Ceramic Industry

Drying Plaster Molds

March 1, 2002
Forced-hot-air drying can extend the lifetime of plaster molds while saving users time and money.

Those in the ceramic industry often complain about the too-short life of plaster molds, along with their uneven absorption rates and long drying times at ambient temperatures. However, extensive testing* has shown that there’s a fairly simple, long-term and economical solution to these problems: forced-hot-air drying of molds. Properly designed forced-hot-air dryers save time, extend the life of molds and reduce the cost of each mold and finished piece.

Figure 1. Mold strength begins to increase after the mold is 92% dry, reaching 30% gains in strength when the mold is 100% dry.
When forced-hot-air drying is done following the proper guidelines, users can achieve significant strength gains after the mold is 92% dry. In fact, these gains can be as high as 30% when the mold is 100% dry (see Figure 1). While the tests were conducted on several specific pottery plasters,** the advantages of forced-hot-air drying can be obtained with any plaster mold.

How a Plaster Mold Dries

To attain uniform results and achieve the maximum mold strength, plaster molds must be dried properly. But wherever a mold is being dried—in the workroom, outdoors or in a dryer—it will rarely become 100% dry without the use of forced-hot-air drying methods.

Drying involves transferring excess water from the mold to the surrounding air. Large amounts of water must be used to obtain a mixable slurry. After the plaster has been mixed, poured and has set, the excess, or “free,” water must be removed. When evaporating this free water using forced-hot-air drying, the following process takes place. As the mold sets or hardens, a chemical reaction causes the piece to heat slightly. Because the mold contains more water than what is required for the chemical reaction, this excess water starts evaporating from the mold.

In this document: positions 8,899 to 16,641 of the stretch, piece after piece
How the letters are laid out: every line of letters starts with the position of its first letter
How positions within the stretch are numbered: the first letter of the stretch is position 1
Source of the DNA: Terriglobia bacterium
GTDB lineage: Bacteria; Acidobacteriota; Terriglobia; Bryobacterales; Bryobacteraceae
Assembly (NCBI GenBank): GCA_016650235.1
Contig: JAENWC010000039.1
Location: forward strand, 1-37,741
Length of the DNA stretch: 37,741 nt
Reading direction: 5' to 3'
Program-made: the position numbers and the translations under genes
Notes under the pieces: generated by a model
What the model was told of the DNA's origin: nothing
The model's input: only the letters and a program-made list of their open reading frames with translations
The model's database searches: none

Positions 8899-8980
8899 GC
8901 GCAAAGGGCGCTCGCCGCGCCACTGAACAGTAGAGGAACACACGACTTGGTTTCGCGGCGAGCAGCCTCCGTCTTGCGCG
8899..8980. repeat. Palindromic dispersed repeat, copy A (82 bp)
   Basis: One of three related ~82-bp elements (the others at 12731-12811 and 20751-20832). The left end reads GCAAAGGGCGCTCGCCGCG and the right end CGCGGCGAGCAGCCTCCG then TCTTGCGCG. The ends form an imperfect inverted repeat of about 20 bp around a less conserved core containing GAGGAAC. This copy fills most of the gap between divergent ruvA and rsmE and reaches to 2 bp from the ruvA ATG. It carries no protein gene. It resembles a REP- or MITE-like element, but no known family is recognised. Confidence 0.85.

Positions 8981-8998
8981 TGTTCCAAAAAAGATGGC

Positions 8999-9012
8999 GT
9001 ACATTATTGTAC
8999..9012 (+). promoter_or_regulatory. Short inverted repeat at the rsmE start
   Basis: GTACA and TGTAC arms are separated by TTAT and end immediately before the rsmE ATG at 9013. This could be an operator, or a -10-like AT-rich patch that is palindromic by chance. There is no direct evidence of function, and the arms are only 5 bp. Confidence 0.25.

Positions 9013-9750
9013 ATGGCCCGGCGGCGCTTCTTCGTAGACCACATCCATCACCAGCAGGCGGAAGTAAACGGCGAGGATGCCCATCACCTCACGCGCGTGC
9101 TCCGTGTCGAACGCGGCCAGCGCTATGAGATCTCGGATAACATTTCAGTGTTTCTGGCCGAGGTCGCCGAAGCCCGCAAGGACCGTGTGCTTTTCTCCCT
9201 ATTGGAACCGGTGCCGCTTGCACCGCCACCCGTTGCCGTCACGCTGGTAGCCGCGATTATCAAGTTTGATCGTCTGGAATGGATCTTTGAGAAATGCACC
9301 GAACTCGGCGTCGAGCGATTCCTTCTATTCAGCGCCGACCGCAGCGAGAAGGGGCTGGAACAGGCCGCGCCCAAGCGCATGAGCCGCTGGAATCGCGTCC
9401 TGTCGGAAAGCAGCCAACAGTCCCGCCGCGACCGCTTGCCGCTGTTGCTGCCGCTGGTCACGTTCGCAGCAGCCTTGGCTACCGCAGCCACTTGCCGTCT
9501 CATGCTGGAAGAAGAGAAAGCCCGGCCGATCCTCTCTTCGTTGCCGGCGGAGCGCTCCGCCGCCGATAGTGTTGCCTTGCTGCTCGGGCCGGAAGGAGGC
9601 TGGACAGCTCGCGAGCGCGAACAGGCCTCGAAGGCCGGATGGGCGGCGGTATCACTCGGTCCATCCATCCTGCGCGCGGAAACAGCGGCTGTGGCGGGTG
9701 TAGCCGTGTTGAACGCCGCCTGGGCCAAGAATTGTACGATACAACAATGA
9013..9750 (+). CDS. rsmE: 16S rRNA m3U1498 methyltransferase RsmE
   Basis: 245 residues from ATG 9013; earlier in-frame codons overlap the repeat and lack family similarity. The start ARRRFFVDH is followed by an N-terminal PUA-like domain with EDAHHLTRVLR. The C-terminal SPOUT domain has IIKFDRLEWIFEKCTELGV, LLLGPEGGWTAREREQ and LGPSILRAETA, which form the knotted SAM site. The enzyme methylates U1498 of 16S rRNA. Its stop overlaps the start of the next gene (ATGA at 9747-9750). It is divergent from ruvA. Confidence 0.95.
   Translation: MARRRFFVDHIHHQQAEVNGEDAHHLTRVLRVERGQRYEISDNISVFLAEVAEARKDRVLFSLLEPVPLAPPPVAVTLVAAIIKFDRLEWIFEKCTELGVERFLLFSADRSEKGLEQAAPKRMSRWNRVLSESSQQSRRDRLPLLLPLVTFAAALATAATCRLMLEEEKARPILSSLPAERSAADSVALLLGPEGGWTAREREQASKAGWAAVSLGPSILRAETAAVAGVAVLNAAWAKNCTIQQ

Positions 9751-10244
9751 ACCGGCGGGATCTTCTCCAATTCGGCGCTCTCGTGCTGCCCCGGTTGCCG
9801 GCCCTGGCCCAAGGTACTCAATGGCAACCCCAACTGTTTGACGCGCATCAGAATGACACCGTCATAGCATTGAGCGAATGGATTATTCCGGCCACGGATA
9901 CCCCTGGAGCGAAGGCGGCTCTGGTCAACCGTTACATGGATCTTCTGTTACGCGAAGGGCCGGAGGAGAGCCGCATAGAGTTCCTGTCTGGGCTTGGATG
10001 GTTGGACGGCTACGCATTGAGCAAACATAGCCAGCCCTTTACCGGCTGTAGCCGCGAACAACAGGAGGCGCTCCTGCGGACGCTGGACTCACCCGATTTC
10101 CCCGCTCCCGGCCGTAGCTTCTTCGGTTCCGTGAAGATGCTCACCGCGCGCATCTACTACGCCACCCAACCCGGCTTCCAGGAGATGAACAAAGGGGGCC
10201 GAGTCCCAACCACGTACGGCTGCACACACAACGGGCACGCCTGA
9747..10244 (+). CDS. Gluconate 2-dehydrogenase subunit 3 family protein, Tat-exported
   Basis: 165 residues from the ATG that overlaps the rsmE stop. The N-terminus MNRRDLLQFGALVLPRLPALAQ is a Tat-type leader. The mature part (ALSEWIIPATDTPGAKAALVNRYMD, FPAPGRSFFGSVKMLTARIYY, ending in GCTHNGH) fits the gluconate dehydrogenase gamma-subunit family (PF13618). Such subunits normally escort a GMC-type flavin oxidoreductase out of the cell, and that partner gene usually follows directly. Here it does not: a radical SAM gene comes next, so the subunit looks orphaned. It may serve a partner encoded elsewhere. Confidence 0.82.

When a new, wet mold is placed in a forced-hot-air dryer, rapid evaporation begins, which keeps the mold cooler than the air in the dryer. Water from the mold’s interior then moves to the surface to replace the evaporating moisture. But as evaporation continues, the water moving to the mold’s surface isn’t sufficient to keep the mold cool, so its surface temperature rises, even though the mold’s center is still moist.

As evaporation decreases, the mold’s surface temperature approaches the air temperature in the dryer. Once the mold’s surface temperature is close to the oven air temperature, the rest of the free water evaporates slowly—that’s where the 30% strength gain is reached—and the entire mold, from surface to center, warms to the approximate oven air temperature. When this occurs, the forced-hot-air drying process is complete.

The Best Dryer Temperature

All plaster molds should be dried as quickly as is safely possible so that maximum strength and uniformity can be reached. Molds also need to be dried to a constant weight. Given these factors, maximum temperature ranges when drying plaster molds are crucial. While the recommended surface temperatures for pottery plaster products can vary, the oven air temperature should typically range from 140 to 150?F. Operating above these temperatures can result in surface calcinations—that is, the surfaces of the molds, especially those in front of hot-air ducts, will become soft and powdery. (Your plaster supplier should be able to provide you with the recommended surface temperature for your particular plaster.)